As far as third-party keyboards are concerned, few come close to the versatility of Google’s Gboard. The popular digital touchpad for iOS and Android boasts predictive typing, a growing gallery of GIF and emojis, a one-handed mode, and built-in Google Search. And on Thursday, Google announced an update that’s going to make it even better.
Gboard now speaks in 15 more languages. Google has added support for Croatian, Czech, Danish, Dutch, Finnish, Greek, Polish, Romanian, Swedish, Catalan, Hungarian, Malay, Russian, Latin American Spanish, and Turkish. And voice typing — the ability to dictate messages by pressing the mic button on the keyboard’s space bar — is in tow, bringing the iOS release up to par with its Android counterpart. And finally, it now includes the new emojis added as part of Apple’s iOS 10 update.
Those emojis are kind of a big deal. The new crop of wordless iconography, approved as part of the Unicode 9.9 standard earlier this year, were “beautifully redesigned” to “reveal even more detail,” Apple said at the time. More than 100, including new clowns, bacon, and other foods, animals, sports, and professions, joined the existing iOS collection.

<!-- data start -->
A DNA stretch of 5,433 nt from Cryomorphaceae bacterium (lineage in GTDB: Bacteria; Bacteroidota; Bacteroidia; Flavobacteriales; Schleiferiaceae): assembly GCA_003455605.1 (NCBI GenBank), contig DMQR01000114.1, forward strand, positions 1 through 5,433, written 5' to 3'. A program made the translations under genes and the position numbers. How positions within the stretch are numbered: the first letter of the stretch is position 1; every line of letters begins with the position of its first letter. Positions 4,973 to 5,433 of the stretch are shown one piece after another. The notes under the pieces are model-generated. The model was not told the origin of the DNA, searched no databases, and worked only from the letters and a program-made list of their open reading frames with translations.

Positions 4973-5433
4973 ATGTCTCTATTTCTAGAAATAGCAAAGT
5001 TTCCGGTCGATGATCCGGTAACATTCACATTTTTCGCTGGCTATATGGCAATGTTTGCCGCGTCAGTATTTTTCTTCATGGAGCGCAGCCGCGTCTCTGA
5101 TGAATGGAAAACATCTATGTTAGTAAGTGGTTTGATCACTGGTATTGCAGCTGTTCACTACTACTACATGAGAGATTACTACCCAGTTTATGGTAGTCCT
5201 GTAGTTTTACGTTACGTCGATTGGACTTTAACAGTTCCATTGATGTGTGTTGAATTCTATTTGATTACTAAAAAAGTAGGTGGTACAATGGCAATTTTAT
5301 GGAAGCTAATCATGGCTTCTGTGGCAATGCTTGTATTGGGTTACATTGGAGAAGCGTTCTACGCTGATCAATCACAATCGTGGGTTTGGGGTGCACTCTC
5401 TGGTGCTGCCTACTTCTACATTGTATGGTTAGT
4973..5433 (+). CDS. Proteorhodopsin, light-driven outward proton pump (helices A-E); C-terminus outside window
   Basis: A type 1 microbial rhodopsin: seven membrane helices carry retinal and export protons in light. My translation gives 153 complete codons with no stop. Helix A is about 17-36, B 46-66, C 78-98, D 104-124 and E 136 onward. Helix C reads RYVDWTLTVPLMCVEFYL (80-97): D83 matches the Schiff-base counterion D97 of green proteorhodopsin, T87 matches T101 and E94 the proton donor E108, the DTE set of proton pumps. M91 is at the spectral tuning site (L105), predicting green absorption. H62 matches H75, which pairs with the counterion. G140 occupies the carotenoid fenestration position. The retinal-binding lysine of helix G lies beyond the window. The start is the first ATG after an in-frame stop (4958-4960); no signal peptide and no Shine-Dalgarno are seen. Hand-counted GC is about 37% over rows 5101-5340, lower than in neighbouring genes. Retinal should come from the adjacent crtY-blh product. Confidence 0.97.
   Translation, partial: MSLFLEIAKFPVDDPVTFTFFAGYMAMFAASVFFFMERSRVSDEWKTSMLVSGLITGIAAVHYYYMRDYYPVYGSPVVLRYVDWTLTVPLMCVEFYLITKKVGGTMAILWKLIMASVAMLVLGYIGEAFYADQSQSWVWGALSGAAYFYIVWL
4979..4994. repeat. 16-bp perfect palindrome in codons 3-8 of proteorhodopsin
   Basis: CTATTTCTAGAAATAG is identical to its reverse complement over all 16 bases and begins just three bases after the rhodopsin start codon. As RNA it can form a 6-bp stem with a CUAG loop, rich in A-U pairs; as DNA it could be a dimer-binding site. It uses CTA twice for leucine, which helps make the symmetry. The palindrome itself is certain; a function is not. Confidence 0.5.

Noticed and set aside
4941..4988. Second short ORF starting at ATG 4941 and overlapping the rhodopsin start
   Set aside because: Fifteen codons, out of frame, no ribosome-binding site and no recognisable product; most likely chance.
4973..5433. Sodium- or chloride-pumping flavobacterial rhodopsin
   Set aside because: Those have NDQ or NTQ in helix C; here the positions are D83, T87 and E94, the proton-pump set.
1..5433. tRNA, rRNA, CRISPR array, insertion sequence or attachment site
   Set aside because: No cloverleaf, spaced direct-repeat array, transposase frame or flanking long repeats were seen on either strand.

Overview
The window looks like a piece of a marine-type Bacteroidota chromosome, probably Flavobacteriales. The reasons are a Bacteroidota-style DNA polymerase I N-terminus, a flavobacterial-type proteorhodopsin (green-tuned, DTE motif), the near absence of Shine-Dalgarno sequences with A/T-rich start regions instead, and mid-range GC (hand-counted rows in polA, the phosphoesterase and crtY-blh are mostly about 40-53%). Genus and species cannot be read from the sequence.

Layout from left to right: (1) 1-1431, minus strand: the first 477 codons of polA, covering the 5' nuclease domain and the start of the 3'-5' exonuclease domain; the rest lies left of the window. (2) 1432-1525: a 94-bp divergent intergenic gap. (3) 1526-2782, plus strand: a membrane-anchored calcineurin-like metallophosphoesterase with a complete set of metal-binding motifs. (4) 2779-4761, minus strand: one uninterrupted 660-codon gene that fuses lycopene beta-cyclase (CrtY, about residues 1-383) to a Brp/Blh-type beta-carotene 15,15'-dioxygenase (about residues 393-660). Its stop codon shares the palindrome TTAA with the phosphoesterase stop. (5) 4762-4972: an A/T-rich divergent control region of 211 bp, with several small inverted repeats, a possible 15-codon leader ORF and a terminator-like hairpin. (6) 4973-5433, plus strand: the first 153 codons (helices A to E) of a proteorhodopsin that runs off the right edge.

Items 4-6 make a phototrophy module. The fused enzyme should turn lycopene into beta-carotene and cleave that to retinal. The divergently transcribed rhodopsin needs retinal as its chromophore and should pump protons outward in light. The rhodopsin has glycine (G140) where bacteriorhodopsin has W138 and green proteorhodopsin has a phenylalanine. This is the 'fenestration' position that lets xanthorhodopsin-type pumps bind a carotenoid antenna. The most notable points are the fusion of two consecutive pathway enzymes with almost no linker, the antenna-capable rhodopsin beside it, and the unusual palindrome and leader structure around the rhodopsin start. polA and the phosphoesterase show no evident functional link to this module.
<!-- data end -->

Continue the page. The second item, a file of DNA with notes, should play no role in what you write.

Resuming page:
Those aren’t not the only new features in store for Gboard users on iOS. Google’s added a way to more easily access Google Doodles, the commissioned animations that honor holidays, anniversaries, and notable people. They’re now accessible from the keyboard’s “G” search button, which will animate on the days there’s a new Doodle.
The updated Gboard’s available for free from the App Store on iTunes.
Google, which introduced Gboard in May 2016, hasn’t let it stagnate. In August, the search giant added support for five new languages (Spanish, Portuguese, German, Italian, and French) and Smart GIF, a feature that automatically suggests emoticons for certain things you type — texting “let’s party,” for example, serves up images of balloons, dancing skeletons, and other thematically relevant doodles. And in January, Google rolled out the keyboard to Google app users on Android — if you have the Google app installed, you can enable Gboard without needing to download it separately.
Privacy concerns marred Gboard’s release, but Google later clarified that words and phrases typed using Gboard weren’t passed onto the search giant’s servers.
“Gboard will remember words you type to help you with spelling or to predict searches you might be interested in, but this data is stored only on your device,” according to its support page. “This data can’t be accessed by Google or by any apps other than Gboard.”
There’s no real reason then not to take Google’s smartphone keyboard for a test drive.
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